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Showing posts from November, 2011

Measuring thread execution state using trace events.

Continuing the discussion from the previous blog entry on event-driven approaches to measuring CPU utilization in Windows...
Besides measuring processor utilization at the system level, the stream of context switch events can also be re-constructed to drill into CPU consumption at the process and thread level. An exemplary example of this approach is the Visual Studio Profiler’s Concurrency Visualizer, available in Visual Studio 2010. (For reference, see “Performance Tuning with the Concurrency Visualizer in Visual Studio 2010 in the Visual Studio 2010 Profiler,” an MSDN Magazine article written by the tool’s principal architect, Hazim Shafi.)The Concurrency Visualizer gathers Context Switch events to calculate processor utilization for the application being profiled. The VS Concurrency Visualizer creates a system-level CPU Utilization View with an interesting twist – the view pivots based on the application you are profiling, a perspective that matches that of a software performance…

Is there an ARM server in your future?

I cannot resist adding to some of the industry buzz about the recent HP Project Moonshot announcement and what this potentially means for folks that run Windows. As part of Project Moonshot, HP is planning to release something called the Redstone Server Development Platform in 1H12, an ARM-based, massively parallel supercomputer that uses 90% less energy than comparable Intel microprocessors. Coupled with the big.Little hardware announcement from the ARM Consortium about two weeks ago, I think this is big news that could shake up the foundations of Windows computing. ARM-based Windows Server machines could well be in all our futures. Let’s start with ARM and the big.Little architecture announcement, which is pretty interesting in itself. Details are from this white paper. big.Little is an explicit multi-core architecture where a simple, low power version of the processor is packaged together with a significantly more powerful (~ 2x) version of the processor that also uses about 3 times…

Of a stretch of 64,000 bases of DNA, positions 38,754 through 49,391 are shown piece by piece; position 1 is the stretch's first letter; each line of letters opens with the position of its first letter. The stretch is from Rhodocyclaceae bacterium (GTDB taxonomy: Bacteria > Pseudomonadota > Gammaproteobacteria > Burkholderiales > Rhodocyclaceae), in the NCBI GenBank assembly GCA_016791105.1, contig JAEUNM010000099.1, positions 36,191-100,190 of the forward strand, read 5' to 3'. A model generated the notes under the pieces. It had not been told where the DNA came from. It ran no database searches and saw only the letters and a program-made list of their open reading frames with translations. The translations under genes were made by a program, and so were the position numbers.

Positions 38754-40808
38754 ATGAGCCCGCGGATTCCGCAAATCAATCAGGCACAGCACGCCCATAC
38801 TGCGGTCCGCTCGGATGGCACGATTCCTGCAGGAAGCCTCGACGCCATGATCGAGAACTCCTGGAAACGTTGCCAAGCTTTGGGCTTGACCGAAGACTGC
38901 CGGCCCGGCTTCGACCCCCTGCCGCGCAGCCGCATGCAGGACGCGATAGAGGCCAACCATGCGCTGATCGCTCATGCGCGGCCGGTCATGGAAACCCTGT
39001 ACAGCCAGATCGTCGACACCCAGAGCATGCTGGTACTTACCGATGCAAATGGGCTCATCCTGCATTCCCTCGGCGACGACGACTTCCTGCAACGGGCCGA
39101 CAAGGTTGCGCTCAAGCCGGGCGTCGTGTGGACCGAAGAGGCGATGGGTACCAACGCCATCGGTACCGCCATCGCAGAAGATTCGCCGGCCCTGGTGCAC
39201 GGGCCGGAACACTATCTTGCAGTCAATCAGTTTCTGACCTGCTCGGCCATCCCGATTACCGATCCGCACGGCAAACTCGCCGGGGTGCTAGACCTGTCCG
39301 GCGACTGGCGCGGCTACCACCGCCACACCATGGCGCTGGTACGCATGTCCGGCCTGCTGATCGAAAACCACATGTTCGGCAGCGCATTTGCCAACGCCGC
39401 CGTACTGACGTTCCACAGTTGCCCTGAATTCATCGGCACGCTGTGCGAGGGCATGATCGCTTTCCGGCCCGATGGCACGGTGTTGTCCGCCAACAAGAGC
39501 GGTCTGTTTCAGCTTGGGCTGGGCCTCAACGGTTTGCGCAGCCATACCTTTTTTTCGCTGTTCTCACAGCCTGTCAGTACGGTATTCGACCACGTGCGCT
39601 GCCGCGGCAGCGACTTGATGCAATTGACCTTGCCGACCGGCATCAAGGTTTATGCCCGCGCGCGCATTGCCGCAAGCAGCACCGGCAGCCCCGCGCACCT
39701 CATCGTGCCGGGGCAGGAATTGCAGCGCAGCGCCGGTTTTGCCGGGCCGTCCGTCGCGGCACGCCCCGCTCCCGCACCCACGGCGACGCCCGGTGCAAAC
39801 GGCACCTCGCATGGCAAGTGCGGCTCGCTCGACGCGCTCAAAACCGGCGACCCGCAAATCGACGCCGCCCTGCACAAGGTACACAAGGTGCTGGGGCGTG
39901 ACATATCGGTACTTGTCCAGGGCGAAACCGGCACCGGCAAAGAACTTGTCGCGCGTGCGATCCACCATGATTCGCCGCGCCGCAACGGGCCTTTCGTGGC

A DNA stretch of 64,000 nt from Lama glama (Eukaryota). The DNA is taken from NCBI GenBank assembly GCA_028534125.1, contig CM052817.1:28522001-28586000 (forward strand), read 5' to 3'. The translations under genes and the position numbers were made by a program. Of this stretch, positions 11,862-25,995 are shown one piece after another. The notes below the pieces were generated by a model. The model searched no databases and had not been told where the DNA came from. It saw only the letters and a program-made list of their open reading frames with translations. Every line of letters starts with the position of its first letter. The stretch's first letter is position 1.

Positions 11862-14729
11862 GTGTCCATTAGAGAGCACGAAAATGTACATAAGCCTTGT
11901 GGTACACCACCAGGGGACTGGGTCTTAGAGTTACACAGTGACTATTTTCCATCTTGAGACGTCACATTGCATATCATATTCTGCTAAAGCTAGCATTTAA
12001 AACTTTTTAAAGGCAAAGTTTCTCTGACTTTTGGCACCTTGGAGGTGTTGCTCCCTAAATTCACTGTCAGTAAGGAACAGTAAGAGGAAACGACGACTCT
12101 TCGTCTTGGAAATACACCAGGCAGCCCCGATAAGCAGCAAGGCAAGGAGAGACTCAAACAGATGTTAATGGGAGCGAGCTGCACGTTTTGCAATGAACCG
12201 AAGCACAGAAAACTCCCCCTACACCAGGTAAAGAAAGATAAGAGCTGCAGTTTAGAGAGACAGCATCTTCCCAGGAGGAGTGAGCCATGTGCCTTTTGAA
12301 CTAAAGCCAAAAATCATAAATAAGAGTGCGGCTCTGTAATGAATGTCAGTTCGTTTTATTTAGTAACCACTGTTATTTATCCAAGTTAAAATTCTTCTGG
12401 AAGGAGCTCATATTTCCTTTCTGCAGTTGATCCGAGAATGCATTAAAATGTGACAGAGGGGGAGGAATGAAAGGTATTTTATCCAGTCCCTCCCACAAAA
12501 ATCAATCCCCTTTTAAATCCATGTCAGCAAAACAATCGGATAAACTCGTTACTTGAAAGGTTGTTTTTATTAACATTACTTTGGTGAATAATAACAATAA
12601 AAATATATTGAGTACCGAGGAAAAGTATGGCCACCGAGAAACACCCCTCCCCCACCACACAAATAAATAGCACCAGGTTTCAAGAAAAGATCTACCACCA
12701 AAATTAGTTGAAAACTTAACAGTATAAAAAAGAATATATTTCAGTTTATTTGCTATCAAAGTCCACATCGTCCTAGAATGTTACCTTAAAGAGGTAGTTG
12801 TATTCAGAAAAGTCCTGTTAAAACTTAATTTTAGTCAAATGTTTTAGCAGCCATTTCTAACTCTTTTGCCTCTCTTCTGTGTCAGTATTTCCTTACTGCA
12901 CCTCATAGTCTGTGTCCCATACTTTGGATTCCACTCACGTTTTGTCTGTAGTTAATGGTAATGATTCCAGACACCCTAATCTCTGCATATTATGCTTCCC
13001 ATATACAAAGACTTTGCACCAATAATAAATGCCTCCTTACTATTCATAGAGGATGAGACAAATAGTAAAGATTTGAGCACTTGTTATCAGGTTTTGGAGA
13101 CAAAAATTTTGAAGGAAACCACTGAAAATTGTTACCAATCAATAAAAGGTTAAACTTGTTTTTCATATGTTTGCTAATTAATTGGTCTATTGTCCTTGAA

Using xperf to analyze CSwitch events

Continuing the discussion from the previous blog entry on event-driven approaches to measuring CPU utilization in Windows...
Last time around I discussed the same CPU busy calculations that the Resource Manager in Windows 6 & 7 makes. This same calculation can also be performed after the fact using the event data from ETW. This is the technique used in the Windows Performance Toolkit (WPT, but which is better known around Microsoft as xperf), for example, to calculate CPU usage metrics. Once you have downloaded and installed the Windows Performance Toolkit, you can launch a basic ETW collection session using the following xperf command: xperf -on DiagEasy Then, after you have accumulated enough data, issue another command to stop tracing and capture the event stream to a file: xperf -d cputrace.etl Next, process the cputrace.etl file using the xperfview app. After the trace file is loaded, xperfview provides visualizations that are very similar to ResMon. See Figure 6 for an example. Fi…